One of the most effective ways to learn about birds is by observing them. This can easily be done by attracting birds to your yard and studying them as they eat.

Different species of birds like different kinds of food, so you will attract a greater variety if you provide more than one type of food. Mockingbirds, scarlet tanagers, orioles, and some other birds prefer fruits and berries to seeds. You can attract them by leaving out raisins and scraps of apples and oranges.

Most of the common perching songbirds will eat from a bird feeder, so if you do not already have a feeder, you might want to make or buy one. Blue jays, cardinals, red-winged blackbirds, grosbeaks, and sparrows will all eat common birdseed mixtures from a feeder. By observation, you can discern which types of seed each species prefers. Blue jays, for example, will spill other seeds out of the feeder as they look for sunflower seeds. Sparrows and cardinals will eat some of the spilled seeds off of the ground.

Chickadees, nut-hatches, red-bellied woodpeckers, and other birds are attracted to mixtures of fat (particularly suet) and seed—you can make your own mix with peanut butter and birdseed. The fat provides high-energy food that these birds need.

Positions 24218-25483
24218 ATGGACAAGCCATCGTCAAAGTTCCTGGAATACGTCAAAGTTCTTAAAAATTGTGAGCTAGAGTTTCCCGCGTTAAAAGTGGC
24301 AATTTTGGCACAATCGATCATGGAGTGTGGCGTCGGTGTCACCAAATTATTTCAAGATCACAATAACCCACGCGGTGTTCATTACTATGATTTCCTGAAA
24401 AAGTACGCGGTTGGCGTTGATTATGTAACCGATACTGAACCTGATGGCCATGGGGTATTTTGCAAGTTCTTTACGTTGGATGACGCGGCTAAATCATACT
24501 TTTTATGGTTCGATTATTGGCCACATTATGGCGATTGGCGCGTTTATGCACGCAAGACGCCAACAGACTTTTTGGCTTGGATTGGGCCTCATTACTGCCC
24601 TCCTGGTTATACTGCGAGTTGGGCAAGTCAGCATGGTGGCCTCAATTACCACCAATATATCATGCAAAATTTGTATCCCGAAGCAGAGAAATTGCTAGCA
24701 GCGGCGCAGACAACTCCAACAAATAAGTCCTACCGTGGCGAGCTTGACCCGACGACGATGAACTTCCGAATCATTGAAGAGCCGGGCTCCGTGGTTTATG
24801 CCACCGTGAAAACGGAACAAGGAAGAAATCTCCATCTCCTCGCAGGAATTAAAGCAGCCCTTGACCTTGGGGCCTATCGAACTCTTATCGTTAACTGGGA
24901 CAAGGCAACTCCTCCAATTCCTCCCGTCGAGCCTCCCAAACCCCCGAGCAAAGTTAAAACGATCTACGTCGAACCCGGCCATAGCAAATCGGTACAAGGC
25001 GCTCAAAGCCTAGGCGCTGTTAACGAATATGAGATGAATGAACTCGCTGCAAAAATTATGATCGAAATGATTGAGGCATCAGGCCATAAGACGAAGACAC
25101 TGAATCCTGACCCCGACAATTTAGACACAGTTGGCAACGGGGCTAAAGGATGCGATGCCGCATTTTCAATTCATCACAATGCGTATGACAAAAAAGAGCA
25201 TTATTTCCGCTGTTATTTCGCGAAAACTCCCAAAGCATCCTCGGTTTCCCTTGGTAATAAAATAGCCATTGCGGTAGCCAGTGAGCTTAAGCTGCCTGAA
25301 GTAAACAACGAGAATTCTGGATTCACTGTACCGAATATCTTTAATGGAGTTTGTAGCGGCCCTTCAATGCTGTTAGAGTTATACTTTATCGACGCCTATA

Some birds, such as quail, pheasants, and doves will only feed on the ground. You can supply food for them by sprinkling millet, and other grain or seeds, over a spot in your yard. Cardinals, sparrows, grackles, and red-winged blackbirds will also eat food off the ground.

Birds need water, as well as food.   A clean birdbath will attract birds to your yard that wouldn't come for the feeders.   They will drink the water, of course, but you will also observe them bathing to wash away dirt and parasites.   After they bathe, they will usually preen.   Preening involves grooming the feathers and coating them with a protective layer of oil from the preen gland located near the tail.

Set up your birdbath near the ground in a shaded area (near some trees or shrubs, if possible).   Birds don't fly as well when they're wet, so they are more likely to bathe in a place where they don't feel exposed to predators.   Don't fill the bath too full – try to mimic a shallow puddle that the birds can wade into.   Replace the water and clean the birdbath often.  

As you watch the birds feed and bathe in your yard, you should be able to get a close look at them. If you need to, use a pair of binoculars so that you can see the birds clearly. Keep a bird guide handy, so that you can identify the different species of birds that visit your yard. Keep a notebook to record what the different species look like, how they bathe, what they eat, whether they will eat off the ground, what times they come during the day, and whether they will eat when other birds (of different species) are around. If you like to draw, try drawing and coloring the different species you observe. Download our free Bird Observations worksheet for help getting started!